You’ve thought long and hard about getting LASIK done in Singapore, but don’t know where to start. You're also too lazy to sift through all the information on the internet, or to go for one of those LASIK education seminars.
I don't blame you at all - the range of choices in terms of LASIK procedures, pricing and technologies offered by various eye centres here in Singapore can be bewildering.
Fortunately, you've have come to just the right place! With this comprehensive 3000 words LASIK guide I’ve put together, you now have a all-in-one resource to help you make the best possible decision, based on your eye condition and needs. After all, you only get one shot with your eyes!
First up, what does LASIK correct?
LASIK is able to correct the following conditions:
- Short-sightedness (myopia) from 100 to 1,000 degrees
- Long-sightedness (hyperopia) up to 300 degrees
- Astigmatism up to 300 degrees
I'm also often asked what the ideal age for LASIK is. The main consideration is that your "eye power" should be stabilised - this should be the case by the time you are 18 years old.
Are you suitable for LASIK?
Many patients assume that LASIK is the solution for anyone who wants to stop using spectacles and contact lenses – I admit that aggressive advertising in Singapore is to blame for this presumption.
It is certainly NOT for everyone, and I've had to reject patients for the following reasons:
- Age below 18 years old, because your eye is still changing into adulthood (parental consent is needed for those below 21 years)
- Unstable eye prescription in the past 12 months
- Poor health
- Presence of eye disease (including cataracts)
- Women who are pregnant/breastfeeding
- Severe dry eye syndrome
- Thin corneas
- Irregularly-shaped or steep corneas
How will you be assessed to determine if you are suitable for LASIK?
A pre-laser evaluation process of about 3 hours will be conducted to assess your suitability for LASIK.
You are required to stop using soft contact lenses at least 3 days before the evaluation, or at least 14 days for hard lenses.
The evaluation consists of various tests ranging from:
- Checking for cornea thickness and shape, to
- Intraocular pressure and visual acuity
Note that eyedrops to dilate your eyes will be applied. This will affect near vision for 4 to 6 hours and cause some sensitivity to bright lights, so bring along your sunglasses!
At the end of the evaluation, your eye surgeon will share with you the results and the options available. Take this opportunity to ask questions, and clear any doubts you may have.
Can you go for LASIK if you have dry eyes?
This is perhaps THE single most common question that patients ask me, so rest assured that you are not the only one with dry eyes who is considering LASIK.
LASIK does indeed make dry eye symptoms worse (albeit temporarily, for the most part). An assessment as to whether someone with dry eyes is suitable for LASIK needs to take into account:
- The severity of your dryness
- The reversibility (or not) of your dryness
Patients I see with dry eyes typically lie on a spectrum, ranging from mild to severe. The good news is that most people with dry eyes lie on the mild end of this spectrum.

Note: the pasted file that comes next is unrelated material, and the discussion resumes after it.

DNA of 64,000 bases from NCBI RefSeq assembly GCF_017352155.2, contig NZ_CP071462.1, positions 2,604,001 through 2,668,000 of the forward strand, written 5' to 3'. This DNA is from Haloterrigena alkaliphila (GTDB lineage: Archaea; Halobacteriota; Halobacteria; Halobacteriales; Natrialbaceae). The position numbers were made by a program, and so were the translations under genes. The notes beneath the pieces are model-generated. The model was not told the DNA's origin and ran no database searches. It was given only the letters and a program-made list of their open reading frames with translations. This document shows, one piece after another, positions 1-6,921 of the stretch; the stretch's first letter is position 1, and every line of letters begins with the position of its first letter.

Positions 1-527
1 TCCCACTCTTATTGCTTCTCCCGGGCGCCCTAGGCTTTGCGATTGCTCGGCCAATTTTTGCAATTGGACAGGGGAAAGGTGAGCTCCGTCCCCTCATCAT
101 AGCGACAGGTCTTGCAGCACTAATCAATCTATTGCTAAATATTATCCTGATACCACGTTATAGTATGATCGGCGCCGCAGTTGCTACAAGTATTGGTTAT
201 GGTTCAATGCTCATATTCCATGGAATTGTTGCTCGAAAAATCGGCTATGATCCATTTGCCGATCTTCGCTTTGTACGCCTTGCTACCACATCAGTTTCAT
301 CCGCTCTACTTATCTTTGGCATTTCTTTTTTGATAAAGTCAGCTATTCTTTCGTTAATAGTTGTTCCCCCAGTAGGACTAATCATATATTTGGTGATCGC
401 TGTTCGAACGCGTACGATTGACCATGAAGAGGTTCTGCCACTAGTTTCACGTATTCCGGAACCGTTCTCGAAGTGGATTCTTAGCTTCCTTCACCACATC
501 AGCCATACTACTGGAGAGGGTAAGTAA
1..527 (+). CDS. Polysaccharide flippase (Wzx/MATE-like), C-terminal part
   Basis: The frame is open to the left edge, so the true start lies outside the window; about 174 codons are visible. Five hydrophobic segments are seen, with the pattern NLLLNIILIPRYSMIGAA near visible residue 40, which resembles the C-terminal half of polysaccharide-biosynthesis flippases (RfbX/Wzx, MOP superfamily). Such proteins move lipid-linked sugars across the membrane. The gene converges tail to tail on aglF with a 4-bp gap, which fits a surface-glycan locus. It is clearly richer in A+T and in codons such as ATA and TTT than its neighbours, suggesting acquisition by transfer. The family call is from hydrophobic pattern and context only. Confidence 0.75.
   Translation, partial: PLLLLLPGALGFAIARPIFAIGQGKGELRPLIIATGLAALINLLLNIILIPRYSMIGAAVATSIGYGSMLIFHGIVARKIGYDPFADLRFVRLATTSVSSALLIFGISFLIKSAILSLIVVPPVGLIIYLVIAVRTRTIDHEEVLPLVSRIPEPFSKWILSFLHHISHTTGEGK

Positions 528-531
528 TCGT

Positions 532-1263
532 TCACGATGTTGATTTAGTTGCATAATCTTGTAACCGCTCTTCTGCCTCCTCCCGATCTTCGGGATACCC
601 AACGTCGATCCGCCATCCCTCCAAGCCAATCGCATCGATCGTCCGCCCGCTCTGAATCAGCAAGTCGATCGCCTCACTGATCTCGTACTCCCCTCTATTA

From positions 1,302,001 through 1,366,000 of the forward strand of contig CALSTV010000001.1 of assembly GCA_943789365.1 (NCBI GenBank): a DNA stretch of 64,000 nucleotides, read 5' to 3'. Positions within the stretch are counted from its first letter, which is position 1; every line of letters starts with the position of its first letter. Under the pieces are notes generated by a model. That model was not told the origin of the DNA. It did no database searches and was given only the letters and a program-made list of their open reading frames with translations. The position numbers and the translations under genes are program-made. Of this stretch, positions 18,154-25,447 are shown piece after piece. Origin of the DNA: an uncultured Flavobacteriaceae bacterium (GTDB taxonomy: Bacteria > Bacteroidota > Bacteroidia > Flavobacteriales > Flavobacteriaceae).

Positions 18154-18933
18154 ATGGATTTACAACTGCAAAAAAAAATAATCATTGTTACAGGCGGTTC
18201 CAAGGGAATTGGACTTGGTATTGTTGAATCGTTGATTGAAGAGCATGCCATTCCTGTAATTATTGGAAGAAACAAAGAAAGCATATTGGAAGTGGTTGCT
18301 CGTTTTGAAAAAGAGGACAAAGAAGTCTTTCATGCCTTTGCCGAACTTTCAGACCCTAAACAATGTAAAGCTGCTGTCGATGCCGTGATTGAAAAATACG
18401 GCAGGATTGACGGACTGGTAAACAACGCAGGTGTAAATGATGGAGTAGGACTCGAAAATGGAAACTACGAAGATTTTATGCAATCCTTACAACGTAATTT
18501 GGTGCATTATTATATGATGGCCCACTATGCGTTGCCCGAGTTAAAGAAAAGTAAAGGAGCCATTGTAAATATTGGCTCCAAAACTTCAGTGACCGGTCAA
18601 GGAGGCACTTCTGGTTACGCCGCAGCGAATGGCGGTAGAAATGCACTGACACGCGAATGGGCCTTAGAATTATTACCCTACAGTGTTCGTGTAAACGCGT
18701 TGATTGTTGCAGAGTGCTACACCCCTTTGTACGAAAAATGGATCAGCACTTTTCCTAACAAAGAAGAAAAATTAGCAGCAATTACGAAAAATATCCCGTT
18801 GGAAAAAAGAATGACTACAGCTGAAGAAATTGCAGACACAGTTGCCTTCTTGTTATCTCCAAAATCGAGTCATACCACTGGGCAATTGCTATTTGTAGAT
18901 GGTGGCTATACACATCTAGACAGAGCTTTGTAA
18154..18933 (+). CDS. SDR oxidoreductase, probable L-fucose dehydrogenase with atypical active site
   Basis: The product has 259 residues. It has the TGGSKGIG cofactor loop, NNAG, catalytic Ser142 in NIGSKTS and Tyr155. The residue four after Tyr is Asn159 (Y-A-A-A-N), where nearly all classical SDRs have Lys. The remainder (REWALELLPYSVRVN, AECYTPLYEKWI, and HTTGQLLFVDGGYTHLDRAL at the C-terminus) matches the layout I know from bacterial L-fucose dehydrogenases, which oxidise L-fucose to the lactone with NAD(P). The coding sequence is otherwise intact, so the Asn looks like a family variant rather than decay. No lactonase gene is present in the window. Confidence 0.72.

My advice would be:
- Prior to LASIK, have your dry eyes assessed and treated properly.
- Immediately after your LASIK procedure, treat your dry eyes aggressively to prevent symptoms from appearing. Don’t wait for symptoms to appear before starting to treat them!
- Be conscientious about using your eyedrops. Use them frequently and regularly, even if you don’t feel you need them.
You may also want to try out some of these methods for treating dry eyes before and after LASIK.
What is the best LASIK option for dry eyes?
Most eye get drier after any kind of laser corneal refractive surgery, whether it is LASIK, PRK/Epi-LASIK , or SMILE.
The good news is that any increase in dryness after LASIK is usually temporary. Most patients go back to their original state within 3 months or so.
A small number may have increased dryness of up to 6 months, and an even smaller percentage of patients (<1%) have increased dryness of up to 12 months or more.
How much does LASIK cost in Singapore?
Whether you opt for a hospital or a private clinic in Singapore – there's not much difference in costs.
This is what you can expect to pay for the 3 Laser Vision Correction procedures (for both eyes):
- Advanced Surface Ablation (Epi-LASIK, LASEK, PRK, TransPRK): $3,800 to $4,000
- LASIK: $3,500 to $4,500
- ReLEx SMILE: $5,000 to $6,000
Why the disparity in pricing? Some packages include pre- and post-operative services such as:
- The initial eye evaluation
- Follow-up reviews and enhancements
To avoid potential landmines, I recommend you pay careful attention to what is being offered. For more information on LASIK pricing in Singapore, read this article here.
Can I use Medisave or Insurance policies for LASIK in Singapore?
As LASIK is considered an optional/elective procedure – (yes, unfortunately it is) – you are unable to use your Medisave.
However, very few Singaporeans know that you can use your Medisave for LASIK if there's a difference of 300 degrees between your eyes.
Insurance policies generally do not cover LASIK in Singapore. Some policies with higher premiums do allow for it, while some companies include it under their corporate benefits. Do call up to check with your provider beforehand!
What are the different types of LASIK in Singapore?
Many people use the term LASIK, when what they mean is Laser Vision Correction. This is understandable, as LASIK is still the most widely performed Laser Vision Correction procedure in Singapore since its introduction in the early 1990s.